• Elmer E. Lockard, who emigrated to the United States, in 1906
  • Nellie S. Lockard, aged 53, who landed in America, in 1914
  • William S. Lockard, aged 50, who emigrated to America, in 1914
  • ... (More are available in all our PDF Extended History products and printed products wherever possible.)

Lockard Settlers in Canada in the 19th Century

  • Peter Lockard, who arrived in Canada in 1841

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Contemporary Notables of the name Lockard (post 1700)


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Contemporary Notables of the name Lockard (post 1700)



  • Hosea T. Lockard (1920-2011), African-American Criminal Court Judge in Tennessee
  • James Lockard, American Daytime Emmy Award nominated producer
  • Joseph L. Lockard, recipient of the Distinguished Service Medal for his efforts to warn of the first bombs that hit Pearl Harbor
  • Wendel P. Lockard, founder of Lockard Companies, Cedar Falls, IA

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Lockard Historic Events


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Lockard Historic Events




HMAS Sydney II

  • Mr. Terence Godfrey Lockard (1922-1941), Australian Acting Signalman from Moonah, Tasmania, Australia, who sailed into battle aboard HMAS Sydney II on the 19th November 1941 and died during the sinking

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Motto


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Motto



The motto was originally a war cry or slogan. Mottoes first began to be shown with arms in the 14th and 15th centuries, but were not in general use until the 17th century. Thus the oldest coats of arms generally do not include a motto. Mottoes seldom form part of the grant of arms: Under most heraldic authorities, a motto is an optional component of the coat of arms, and can be added to or changed at will; many families have chosen not to display a motto.

Motto: Corda serata pando
Motto Translation: I lay open locked hearts.


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Lockard Family Crest Products


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Lockard Family Crest Products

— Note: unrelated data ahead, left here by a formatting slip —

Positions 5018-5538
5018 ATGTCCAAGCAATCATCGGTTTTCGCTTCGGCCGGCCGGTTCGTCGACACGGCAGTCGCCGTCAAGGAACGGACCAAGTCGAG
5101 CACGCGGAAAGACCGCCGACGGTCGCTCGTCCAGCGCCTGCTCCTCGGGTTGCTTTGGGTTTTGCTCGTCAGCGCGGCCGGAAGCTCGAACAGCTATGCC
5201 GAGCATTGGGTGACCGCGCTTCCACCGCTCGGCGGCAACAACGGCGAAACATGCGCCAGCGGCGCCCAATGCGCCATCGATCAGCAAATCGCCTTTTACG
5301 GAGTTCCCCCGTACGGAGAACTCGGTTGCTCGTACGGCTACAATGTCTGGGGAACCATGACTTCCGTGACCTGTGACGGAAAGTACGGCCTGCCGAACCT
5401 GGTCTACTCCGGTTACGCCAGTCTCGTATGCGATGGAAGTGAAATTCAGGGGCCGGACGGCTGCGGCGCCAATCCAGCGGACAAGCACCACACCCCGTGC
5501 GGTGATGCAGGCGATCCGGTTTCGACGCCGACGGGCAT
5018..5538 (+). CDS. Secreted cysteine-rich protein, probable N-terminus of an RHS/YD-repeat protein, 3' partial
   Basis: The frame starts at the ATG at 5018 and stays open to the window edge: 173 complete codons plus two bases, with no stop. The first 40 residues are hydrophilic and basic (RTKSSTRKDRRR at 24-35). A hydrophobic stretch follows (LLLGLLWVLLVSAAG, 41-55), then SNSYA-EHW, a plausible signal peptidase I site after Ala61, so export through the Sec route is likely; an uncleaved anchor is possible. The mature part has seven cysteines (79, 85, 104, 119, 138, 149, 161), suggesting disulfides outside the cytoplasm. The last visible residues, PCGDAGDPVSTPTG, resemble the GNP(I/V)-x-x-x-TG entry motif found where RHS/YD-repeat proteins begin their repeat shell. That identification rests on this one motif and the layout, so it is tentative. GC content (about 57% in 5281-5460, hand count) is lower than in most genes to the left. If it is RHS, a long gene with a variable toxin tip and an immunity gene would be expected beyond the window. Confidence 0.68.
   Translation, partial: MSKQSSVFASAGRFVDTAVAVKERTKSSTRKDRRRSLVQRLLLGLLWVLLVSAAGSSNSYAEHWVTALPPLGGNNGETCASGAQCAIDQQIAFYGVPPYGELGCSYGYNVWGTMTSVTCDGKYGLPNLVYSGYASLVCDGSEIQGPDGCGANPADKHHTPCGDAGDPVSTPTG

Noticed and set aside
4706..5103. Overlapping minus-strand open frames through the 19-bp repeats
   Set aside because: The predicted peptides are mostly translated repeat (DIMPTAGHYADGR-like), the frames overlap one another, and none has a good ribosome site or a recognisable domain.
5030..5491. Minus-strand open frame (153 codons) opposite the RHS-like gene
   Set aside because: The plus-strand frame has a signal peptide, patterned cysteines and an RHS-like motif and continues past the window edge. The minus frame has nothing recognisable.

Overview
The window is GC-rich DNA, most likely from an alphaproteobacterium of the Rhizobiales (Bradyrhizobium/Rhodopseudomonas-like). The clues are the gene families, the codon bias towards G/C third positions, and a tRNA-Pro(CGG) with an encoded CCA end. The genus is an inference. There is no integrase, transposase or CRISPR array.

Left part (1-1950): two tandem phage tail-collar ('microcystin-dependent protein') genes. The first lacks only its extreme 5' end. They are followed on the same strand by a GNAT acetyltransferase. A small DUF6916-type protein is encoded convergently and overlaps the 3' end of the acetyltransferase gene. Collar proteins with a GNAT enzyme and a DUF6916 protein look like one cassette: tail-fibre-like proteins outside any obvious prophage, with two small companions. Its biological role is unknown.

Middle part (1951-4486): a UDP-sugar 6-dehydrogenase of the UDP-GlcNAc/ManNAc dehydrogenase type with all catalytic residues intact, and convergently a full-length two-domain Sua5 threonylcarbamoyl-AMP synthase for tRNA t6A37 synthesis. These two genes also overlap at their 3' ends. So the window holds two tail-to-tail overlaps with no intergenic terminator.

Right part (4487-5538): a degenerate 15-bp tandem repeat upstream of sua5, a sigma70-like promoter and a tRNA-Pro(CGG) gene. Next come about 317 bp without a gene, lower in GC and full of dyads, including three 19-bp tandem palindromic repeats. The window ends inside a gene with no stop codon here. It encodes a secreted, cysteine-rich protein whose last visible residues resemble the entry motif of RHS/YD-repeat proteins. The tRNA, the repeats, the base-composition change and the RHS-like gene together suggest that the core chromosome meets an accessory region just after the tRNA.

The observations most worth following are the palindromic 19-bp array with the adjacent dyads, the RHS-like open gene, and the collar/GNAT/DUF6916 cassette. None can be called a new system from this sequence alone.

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See Also


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See Also




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Citations


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Citations



    Other References

    1. Burke, Sir Bernard. Genealogical and Heraldic History of the Peerage and Baronetage, The Privy Council, Knightage and Compainonage. London: Burke Publishing, 1921. Print.
    2. Shaw, William A. Knights of England A Complete Record from the Earliest Time to the Present Day of the Knights of all the Orders of Chivalry in England, Scotland, Ireland and Knights Bachelors 2 Volumes. Baltimore: Genealogical Publishing. Print. (ISBN 080630443X).
    3. Bowman, George Ernest. The Mayflower Reader A Selection of Articales from The Mayflower Descendent. Baltimore: Genealogical Publishing. Print.
    4. Innes, Thomas and Learney. Scots Heraldry A Practical Handbook on the Historical Principles and Mordern Application of the Art and Science. London: Oliver and Boyd, 1934. Print.
    5. Donaldson, Gordon and Robert S. Morpeth. Who's Who In Scotish History. Wales: Welsh Academic Press, 1996. Print. (ISBN 186057-0054).
    6. Black, George F. The Surnames of Scotland Their Origin, Meaning and History. New York: New York Public Library, 1946. Print. (ISBN 0-87104-172-3).
    7. The Norman People and Their Existing Descendants in the British Dominions and the United States Of America. Baltimore: Genealogical Publishing, 1975. Print. (ISBN 0-8063-0636-X).
    8. Fulton, Alexander. Scotland and Her Tartans: The Romantic Heritage of the Scottish Clans and Families. Godalming: Bramley, 1991. Print. (ISBN 0-86283-880-0).
    9. Egle, William Henry. Pennsylvania Genealogies Scotch-Irish and German. Harrisburg: L.S. Hart, 1886. Print.
    10. Bolton, Charles Knowles. Bolton's American Armory. Baltimore: Heraldic Book Company, 1964. Print.
    11. ...

    The Lockard Family Crest was acquired from the Houseofnames.com archives. The Lockard Family Crest was drawn according to heraldic standards based on published blazons. We generally include the oldest published family crest once associated with each surname.

    This page was last modified on 11 July 2016 at 15:33.